Red Hat Bugzilla – Bug 257301
RHEL 5 is 20% slower than RHEL 4.x on same hardware
Last modified: 2007-11-30 17:07:47 EST
Description of problem:
On the identical hardware, RHEL 5 Xen-enabled kernel is 20% or more slower than
Version-Release number of selected component (if applicable):
Consistently. On HP dx5150 or Dell Precision 390.
Steps to Reproduce:
1. Use two identical machines or load RHEL4 run tests first and then reload
with RHEL 5 and run the same tests as below
2. Untar kernel-188.8.131.52 to a scratch directory on local disk
3. Run "cd /tmp/linux-184.108.40.206; make oldconfig", then run "time make".
RHEL5 takes 20% or longer to finish compiling the same kernel than RHEL4.
RHEL5 takes same amount of time or less to compile linux kernel as RHEL4.
Here are some test results:
$ time tar -zxvf linux-220.127.116.11.tar.gz
$ time make
You probably wanted to select a component "kernel".
So, RHEL-5 is actually something like 50% slower here.
But... this does not look like a kernel issue. It's certainly not a Xen issue,
as the difference between the RHEL-5 xen and non-xen kernels is tiny compared to
the difference between RHEL-4 and RHEL-5.
But RHEL-5 has a newer compiler that is doing more, and different,
optimisations; it is entirely reasonable that it may take longer for some jobs.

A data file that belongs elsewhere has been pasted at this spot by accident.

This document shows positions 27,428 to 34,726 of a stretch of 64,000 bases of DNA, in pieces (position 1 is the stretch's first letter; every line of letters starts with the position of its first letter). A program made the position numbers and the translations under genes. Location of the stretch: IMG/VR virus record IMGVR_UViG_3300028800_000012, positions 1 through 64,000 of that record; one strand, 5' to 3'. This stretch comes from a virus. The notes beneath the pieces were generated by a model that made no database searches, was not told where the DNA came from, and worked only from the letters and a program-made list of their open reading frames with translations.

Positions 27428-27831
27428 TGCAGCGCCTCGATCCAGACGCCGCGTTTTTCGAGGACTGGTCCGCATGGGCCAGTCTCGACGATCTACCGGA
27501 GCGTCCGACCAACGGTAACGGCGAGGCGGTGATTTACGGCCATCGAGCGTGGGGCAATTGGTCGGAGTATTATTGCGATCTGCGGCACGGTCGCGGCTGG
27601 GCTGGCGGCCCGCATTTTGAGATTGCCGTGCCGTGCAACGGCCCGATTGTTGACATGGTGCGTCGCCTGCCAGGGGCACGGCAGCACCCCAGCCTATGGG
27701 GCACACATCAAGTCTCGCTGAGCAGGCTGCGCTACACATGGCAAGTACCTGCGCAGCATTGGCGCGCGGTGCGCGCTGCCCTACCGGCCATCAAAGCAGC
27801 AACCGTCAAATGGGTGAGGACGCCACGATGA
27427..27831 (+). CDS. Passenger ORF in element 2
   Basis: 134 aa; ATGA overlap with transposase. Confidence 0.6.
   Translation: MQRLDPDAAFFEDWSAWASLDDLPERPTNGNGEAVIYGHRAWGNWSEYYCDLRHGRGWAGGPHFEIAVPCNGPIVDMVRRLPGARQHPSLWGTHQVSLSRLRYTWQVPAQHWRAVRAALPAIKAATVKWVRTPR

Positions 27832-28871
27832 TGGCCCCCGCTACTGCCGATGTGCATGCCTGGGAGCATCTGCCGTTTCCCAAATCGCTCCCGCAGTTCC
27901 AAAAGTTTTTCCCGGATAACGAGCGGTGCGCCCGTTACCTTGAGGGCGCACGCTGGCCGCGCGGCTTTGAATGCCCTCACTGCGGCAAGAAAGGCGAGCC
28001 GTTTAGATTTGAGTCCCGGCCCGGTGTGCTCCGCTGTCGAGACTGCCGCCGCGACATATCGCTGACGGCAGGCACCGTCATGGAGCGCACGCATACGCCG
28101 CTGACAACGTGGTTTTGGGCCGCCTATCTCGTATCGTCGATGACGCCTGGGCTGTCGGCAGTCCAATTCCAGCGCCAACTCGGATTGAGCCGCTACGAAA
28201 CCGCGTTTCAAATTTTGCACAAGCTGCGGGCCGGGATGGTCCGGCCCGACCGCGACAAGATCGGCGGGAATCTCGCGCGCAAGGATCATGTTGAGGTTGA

Indeed, the numbers above show that the bulk of the difference is accounted for
in user time, ie. time spent in the compiler, not the kernel.
We cannot consider this to be a kernel issue unless it is the same compiler
version being tested in each case.
RHEL4 has gcc 3.4, which had only RTL optimization passes, gcc 4.1 has both
tree-SSA and RTL optimization passes, so roughly 100 new optimization passes.
While a lot of work has been done to improve compile speed and it is still
ongoing (e.g. GCC 4.3 will have some compile time speed improvements), some
slowdown from 3.4.x is to be expected. You get for that price better optimized
code in many cases and also some new GCC extensions that aren't really doable
on the RTL representation (e.g. -D_FORTIFY_SOURCE with gcc 3.4.x is orders
of magnitude worse protection than in gcc 4.0.x+).